Mission Increase Foundation and Effective Compassion

Everyone knows the “give a man a fish…teach a man to fish” parable, but this time-honored principle is strangely absent from the philanthropic world. Some 75,000 charitable foundations in the U.S. give around $43 billion dollars annually to nonprofit organizations. Their direct-service grants help these recipients to do all kinds of important things, from feeding the hungry to mentoring youth to cleaning up polluted lakes. Only a paltry share of this, though, is earmarked towards efforts to help those nonprofits learn how better to sustain themselves – so that their good works can grow and last.

While direct service grants enable nonprofits to do their daily work of running jobs programs or homeless shelters, “capacity building” grants seek to strengthen the nonprofit organization itself. Building capacity is about such matters as increasing nonprofits’ ability to raise and manage financial and human resources, strengthening their governance, and improving their efficiency. It is vital work if they are going to be able to keep on keeping on in their frontline service. Research also shows that there is a direct correlation between nonprofits’ organizational strength and resilience and their success in achieving their goals.[1]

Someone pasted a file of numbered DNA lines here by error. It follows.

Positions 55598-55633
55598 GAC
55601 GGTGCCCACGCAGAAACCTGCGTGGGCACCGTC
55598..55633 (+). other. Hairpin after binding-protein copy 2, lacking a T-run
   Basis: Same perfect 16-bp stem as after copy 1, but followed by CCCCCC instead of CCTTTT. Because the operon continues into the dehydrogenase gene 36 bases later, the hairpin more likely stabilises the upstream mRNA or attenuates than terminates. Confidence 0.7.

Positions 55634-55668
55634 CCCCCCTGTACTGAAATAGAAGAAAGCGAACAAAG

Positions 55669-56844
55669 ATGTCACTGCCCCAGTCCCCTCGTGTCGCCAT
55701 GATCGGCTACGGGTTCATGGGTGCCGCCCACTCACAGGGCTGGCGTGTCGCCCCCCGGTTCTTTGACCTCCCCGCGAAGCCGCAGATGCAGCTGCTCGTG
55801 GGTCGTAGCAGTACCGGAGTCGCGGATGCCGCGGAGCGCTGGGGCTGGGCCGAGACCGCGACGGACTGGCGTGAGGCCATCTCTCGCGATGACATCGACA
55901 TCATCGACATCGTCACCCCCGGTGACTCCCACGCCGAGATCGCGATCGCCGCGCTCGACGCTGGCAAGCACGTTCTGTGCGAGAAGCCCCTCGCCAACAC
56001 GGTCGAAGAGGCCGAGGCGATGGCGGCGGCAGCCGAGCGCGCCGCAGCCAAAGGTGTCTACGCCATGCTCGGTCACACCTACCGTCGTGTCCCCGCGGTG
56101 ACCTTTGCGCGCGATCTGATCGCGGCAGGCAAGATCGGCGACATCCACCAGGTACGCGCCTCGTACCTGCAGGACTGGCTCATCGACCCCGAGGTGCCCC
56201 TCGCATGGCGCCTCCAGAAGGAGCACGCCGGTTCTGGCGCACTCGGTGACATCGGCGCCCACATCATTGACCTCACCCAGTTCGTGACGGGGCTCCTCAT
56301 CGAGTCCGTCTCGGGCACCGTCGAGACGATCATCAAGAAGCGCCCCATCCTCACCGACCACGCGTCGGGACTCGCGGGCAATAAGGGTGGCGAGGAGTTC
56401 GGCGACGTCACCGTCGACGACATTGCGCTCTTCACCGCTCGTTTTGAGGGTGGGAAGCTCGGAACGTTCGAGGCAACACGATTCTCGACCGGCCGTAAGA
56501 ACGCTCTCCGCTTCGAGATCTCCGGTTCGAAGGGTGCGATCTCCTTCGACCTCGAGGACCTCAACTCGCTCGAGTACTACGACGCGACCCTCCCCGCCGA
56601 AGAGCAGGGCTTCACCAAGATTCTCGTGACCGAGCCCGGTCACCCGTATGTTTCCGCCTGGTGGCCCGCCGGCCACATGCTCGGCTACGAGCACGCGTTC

Only about four percent of annual foundation grant dollars go toward capacity building. In 2000 (the latest data available), that meant about $422 million dollars; [2] an increase from $134 million in 1994. But this is nowhere near enough to help ensure the thriving of the nonprofit sector. Nonprofits need investments from donors that help them to grow in their ability to raise funds from diverse sources, to generate earned income, to garner in-kind donations, and to effectively solicit and manage volunteers – because these kinds of investments position nonprofits for productivity and longevity. In other words, donors need not only to provide direct service grants – a.k.a., “giving a fish” – to nonprofits, but to make investments that help those recipients get better at “fishing” themselves.

Mission Increase Foundation (MIF), a foundation in Portland, Oregon, offers an exemplary model of this approach. Over ten years, it has granted about $20.3 million to some 185 organizations. But through its innovative approach, that has generated over $102 million for the nonprofits it helped. That’s over a fivefold return.

Foundations much larger than MIF have engaged in some significant capacity building initiatives. The James Irvine Foundation, for example, operated a five-year program that granted $4.3 million to 20 nonprofits. The Haas, Jr. Fund also offered a five-year granting initiative; it helped 14 nonprofits with an estimated $4.2 million in support. The Mary Reynolds Babcock Foundation spread its $6 million in capacity building grants in its five-year initiative to 102 nonprofits. MIF’s total assets are far smaller than these foundations, but in the five-year period 2005-2009 it helped 496 nonprofits with capacity building grants totaling $9.9 million. Within the small but vital slice of the philanthropic world that we might call “teaching nonprofits how to fish,” the little foundation from Oregon is leaving a significant footprint.